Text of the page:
There’s a lot at stake for the DC movie universe when Suicide Squad debuts in theaters this week. And writer/director David Ayer knows it.
He told Entertainment Weekly as much when asked about the pressure he now faces, brought on by the dismal performance at both the box office and from critics of DC’s supposed tent pole superhero flick Batman V Superman.
“Two years ago Suicide Squad was a tertiary [DC property]. No one knew anything about it. It was a cool little playground, and I was going to go make my movie,” David Ayer said in the interview.
“Now it’s like the hype bus. All of the attention has swung onto it, and it has to carry a lot more weight than it was ever intended to. I think it can sustain it. But it’s a lot of pressure. You definitely feel the pressure.”
So is Suicide Squad going to be DC’s version of Deadpool, the smash Marvel/Fox Studios breakout from February that grossed a whopping $363 million domestically, while only costing a mere $55 million to make? Or will it follow in the footsteps of its predecessor, Batman V Superman, the heavy-handed sequel that was supposed to be part Justice League prequel, part Dark Knight Returns but instead became an unwatchable mess of a story?
“Harley Quinn and Deadpool are obviously similar. They’re two characters from the ’90s that share a penchant for violence and darkly comedic adventures. Moreover, both initially appeared as minor characters, but rose to popularity due in large part to fandom.”
In fact, Harley Quinn is such a prominent and popular DC character that just like Deadpool, you can’t help but be taken aback by the amount of cosplay attention the character receives when you walk up and down any Comic-Con floor.
And what worked for Deadpool, as explained by ABC News, is also a trait Suicide Squad looks to have in droves. Namely, a dark and irreverent sense of humor sorely lacking in any DC film to date, and most especially absent in the heavy-handed Batman V Superman.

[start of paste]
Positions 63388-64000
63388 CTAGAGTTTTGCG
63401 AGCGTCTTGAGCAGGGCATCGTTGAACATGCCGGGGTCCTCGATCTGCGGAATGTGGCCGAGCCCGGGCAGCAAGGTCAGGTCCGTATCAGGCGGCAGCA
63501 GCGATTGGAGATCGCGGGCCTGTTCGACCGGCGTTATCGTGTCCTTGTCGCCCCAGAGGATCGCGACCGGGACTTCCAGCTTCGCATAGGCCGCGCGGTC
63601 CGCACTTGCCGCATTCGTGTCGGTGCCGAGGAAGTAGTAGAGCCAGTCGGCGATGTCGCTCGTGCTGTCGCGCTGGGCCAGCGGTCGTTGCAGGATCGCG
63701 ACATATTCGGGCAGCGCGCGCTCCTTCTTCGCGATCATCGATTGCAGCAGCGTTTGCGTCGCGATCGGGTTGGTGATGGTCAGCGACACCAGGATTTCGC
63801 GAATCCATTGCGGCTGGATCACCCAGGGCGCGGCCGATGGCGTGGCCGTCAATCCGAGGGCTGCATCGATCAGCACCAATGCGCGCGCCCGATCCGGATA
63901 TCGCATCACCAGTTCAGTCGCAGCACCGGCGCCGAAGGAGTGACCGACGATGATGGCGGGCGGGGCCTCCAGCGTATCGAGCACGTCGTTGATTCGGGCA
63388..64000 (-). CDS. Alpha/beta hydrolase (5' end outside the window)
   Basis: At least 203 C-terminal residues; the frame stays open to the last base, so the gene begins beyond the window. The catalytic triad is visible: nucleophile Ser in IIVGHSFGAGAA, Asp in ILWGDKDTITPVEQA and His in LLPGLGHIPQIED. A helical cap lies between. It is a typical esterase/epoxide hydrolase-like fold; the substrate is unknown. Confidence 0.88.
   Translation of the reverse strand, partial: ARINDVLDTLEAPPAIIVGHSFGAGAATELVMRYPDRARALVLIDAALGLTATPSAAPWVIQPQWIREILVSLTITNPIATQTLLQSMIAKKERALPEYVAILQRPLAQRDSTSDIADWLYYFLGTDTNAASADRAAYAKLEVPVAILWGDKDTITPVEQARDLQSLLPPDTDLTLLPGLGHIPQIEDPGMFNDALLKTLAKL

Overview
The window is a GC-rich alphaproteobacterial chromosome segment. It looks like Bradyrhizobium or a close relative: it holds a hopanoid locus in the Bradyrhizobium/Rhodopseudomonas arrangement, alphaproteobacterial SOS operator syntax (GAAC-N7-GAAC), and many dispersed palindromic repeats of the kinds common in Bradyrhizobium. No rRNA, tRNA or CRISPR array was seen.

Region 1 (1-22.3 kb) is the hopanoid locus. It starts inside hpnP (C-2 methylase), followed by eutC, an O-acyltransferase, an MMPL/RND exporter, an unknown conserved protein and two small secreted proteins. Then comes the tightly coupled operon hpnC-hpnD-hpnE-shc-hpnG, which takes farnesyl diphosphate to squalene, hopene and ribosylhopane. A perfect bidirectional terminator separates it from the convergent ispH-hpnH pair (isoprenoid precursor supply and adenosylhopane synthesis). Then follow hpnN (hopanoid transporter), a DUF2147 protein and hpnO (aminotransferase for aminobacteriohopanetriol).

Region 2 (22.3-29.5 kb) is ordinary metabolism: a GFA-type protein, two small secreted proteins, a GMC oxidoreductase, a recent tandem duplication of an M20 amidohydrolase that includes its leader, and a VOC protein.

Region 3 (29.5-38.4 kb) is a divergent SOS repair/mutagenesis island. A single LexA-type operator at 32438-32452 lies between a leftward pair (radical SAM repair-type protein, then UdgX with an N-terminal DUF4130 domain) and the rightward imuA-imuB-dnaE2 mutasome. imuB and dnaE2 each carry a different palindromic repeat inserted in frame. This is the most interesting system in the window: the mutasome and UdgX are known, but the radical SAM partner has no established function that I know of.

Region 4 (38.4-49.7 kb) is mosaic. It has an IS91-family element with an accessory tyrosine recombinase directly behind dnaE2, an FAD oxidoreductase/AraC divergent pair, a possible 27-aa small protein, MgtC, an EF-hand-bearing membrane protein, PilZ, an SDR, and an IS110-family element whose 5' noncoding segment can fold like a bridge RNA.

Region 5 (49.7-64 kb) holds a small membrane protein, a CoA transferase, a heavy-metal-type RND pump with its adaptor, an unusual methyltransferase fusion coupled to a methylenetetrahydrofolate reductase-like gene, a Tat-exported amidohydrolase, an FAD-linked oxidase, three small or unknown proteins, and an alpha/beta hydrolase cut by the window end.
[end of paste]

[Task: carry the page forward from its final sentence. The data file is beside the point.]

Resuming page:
“Nothing is off limits in [Deadpool]. The studio even gets picked on as Reynolds’ character pokes fun at the fact only two ‘X-Men’ appear in this kind of spin-off flick. Deadpool first appeared in X-Men Origins: Wolverine, which is also made fun of here since it was panned by critics. He then jokes that the studio couldn’t afford anymore stars.”
According to Deadline, an unnamed suit agreed when trying to process they how and the why behind Deadpool‘s box office success.
“The film has a self-deprecating tone that’s riotous. It’s never been done before. It’s poking fun at Marvel. That label takes itself so seriously, can you imagine them making fun of themselves in a movie?”
And while some in the film community, including Guardians of the Galaxy director James Gunn, took exception to that statement, Deadline did offer up a counter reason why Suicide Squad won’t compete with Deadpool‘s success.
“An R-rated superhero film like this had never been done before. And when it’s never been done before… it’s like you throw the rulebook out the window,” said Fox domestic distribution chief Chris Aronson on Deadpool‘s tracking.
And therein lies the argument as to why Suicide Squad could fall flat despite tracking eerily similar to Deadpool – it’s not new to do an R-rated, irreverent, superhero film. What worked once may not work twice.
Still, it looks as if Suicide Squad‘s got the juice to make it a successful film overall. But will it save the DC universe from the damage Batman V Superman inflicted or take it to new heights like Deadpool did for Fox?
By this time next week, everyone will know the answer, for better or worse.
[Image via Warner Bros.]